In my latest essay for the IAPP “Privacy Perspectives” blog , I ponder the question: Why is it that better methods of digital contracting and data ownership have not yet developed to help us protect our privacy online? I note that the idea has long been floating around out there, but never gone anywhere. I offer a couple of explanations for why that has likely been the case. But I also note that there may still be some reasons to believe that private data contracting has a future.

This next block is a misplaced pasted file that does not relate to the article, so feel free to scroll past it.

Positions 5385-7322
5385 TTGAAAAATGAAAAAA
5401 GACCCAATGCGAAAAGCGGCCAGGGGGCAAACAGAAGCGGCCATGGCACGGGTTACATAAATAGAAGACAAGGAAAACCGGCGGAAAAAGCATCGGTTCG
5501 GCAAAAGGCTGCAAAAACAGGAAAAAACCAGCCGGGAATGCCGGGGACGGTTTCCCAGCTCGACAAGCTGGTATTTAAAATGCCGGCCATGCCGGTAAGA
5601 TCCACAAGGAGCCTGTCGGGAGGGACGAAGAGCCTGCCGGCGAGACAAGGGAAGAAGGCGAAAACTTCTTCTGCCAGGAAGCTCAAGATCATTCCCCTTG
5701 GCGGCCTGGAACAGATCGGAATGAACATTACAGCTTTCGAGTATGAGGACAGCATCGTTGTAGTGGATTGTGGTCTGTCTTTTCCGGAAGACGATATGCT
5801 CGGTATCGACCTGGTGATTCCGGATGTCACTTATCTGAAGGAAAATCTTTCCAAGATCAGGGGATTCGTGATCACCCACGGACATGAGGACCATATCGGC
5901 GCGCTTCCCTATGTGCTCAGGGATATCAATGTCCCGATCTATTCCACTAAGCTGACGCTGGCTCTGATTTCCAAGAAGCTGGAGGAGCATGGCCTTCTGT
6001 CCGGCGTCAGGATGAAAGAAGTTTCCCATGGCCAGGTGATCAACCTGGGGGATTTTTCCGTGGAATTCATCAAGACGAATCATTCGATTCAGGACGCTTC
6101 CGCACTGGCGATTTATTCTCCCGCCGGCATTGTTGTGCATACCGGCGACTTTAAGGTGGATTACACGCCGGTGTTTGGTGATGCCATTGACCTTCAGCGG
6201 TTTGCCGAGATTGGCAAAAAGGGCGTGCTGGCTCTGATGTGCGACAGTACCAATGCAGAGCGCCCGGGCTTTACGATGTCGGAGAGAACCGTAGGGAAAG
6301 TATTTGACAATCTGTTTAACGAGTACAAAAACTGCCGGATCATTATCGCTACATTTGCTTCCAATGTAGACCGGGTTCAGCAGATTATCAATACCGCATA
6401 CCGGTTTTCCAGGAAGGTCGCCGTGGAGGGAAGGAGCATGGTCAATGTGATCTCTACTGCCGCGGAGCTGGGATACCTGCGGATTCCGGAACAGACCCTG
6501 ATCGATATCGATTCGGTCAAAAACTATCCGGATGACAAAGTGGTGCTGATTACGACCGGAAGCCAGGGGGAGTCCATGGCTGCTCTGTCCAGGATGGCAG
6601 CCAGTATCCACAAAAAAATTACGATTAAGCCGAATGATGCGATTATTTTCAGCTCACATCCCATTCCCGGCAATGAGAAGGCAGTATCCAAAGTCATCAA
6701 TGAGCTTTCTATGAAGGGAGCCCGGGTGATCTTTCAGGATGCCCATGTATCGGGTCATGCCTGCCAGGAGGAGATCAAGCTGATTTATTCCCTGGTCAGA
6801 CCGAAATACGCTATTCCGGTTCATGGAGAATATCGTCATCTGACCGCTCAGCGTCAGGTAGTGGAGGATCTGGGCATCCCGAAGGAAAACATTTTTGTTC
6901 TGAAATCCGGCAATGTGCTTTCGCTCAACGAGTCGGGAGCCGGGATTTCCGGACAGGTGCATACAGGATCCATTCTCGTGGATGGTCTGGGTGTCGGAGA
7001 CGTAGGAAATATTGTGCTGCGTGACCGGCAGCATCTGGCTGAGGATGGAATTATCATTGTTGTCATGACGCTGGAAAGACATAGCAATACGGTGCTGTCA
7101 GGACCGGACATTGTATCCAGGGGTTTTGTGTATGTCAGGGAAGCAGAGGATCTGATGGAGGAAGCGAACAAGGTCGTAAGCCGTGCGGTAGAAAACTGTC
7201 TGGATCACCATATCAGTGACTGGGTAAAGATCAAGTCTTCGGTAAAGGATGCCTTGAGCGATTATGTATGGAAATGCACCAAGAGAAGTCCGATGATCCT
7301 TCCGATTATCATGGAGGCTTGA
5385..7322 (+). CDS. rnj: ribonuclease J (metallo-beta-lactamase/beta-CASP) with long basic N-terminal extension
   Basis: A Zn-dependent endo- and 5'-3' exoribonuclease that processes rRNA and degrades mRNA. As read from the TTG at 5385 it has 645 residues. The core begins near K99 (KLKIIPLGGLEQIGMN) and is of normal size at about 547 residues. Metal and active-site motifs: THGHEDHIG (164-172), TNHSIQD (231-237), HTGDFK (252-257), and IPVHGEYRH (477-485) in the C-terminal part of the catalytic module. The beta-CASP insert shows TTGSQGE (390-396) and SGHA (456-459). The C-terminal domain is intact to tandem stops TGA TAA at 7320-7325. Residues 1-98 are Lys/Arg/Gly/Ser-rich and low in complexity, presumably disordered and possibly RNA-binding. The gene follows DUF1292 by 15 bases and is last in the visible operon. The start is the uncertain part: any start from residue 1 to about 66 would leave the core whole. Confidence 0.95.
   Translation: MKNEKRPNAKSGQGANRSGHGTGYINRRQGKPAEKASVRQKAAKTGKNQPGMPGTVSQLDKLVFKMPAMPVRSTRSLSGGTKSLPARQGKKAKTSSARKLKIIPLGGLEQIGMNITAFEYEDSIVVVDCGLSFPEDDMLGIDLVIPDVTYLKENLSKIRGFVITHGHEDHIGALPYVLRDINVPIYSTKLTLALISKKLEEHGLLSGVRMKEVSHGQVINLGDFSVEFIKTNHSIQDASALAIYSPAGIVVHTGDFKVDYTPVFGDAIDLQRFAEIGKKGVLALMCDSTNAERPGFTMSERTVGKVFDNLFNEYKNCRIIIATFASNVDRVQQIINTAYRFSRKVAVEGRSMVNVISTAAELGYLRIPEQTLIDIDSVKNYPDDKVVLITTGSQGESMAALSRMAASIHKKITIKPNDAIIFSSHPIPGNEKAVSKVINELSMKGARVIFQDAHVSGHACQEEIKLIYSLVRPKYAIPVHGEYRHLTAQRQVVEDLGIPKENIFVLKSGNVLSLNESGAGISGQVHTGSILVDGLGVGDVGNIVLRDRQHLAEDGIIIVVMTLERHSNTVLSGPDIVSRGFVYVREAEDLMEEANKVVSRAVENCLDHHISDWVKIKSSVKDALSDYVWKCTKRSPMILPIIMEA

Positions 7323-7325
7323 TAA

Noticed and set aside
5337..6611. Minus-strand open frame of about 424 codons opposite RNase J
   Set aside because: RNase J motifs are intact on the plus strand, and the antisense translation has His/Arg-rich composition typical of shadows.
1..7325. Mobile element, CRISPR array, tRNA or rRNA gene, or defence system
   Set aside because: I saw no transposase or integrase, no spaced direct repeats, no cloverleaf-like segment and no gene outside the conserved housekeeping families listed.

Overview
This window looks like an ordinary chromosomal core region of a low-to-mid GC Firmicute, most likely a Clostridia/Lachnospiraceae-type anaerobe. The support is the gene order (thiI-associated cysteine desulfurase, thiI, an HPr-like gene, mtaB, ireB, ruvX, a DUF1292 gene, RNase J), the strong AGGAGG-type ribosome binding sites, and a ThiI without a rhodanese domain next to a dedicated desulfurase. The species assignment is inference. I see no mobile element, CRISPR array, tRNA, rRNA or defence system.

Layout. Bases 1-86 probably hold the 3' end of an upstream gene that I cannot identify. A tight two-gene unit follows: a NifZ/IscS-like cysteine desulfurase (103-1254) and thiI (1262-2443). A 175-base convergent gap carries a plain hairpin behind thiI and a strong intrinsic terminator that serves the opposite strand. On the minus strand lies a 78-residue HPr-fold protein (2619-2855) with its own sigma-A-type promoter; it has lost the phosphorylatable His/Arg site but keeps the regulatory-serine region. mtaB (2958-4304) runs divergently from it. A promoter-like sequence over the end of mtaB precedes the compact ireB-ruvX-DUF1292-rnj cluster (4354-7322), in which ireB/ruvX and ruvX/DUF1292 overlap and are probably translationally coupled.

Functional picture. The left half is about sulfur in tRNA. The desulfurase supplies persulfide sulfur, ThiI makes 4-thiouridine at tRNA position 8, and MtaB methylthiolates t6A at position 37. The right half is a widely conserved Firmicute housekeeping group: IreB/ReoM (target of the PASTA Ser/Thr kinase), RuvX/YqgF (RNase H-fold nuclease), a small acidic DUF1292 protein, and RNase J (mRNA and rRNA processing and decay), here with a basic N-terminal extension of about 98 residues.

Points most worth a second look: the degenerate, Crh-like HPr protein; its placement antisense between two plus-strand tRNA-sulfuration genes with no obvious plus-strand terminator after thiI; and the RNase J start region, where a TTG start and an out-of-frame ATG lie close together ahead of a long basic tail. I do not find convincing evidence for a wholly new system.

(Note: I discuss these issues in greater detail in my forthcoming George Mason Law Review article, “A Framework for Benefit-Cost Analysis in Digital Privacy Debates.” It will be out before the end of the month and I will post it here once it is live.)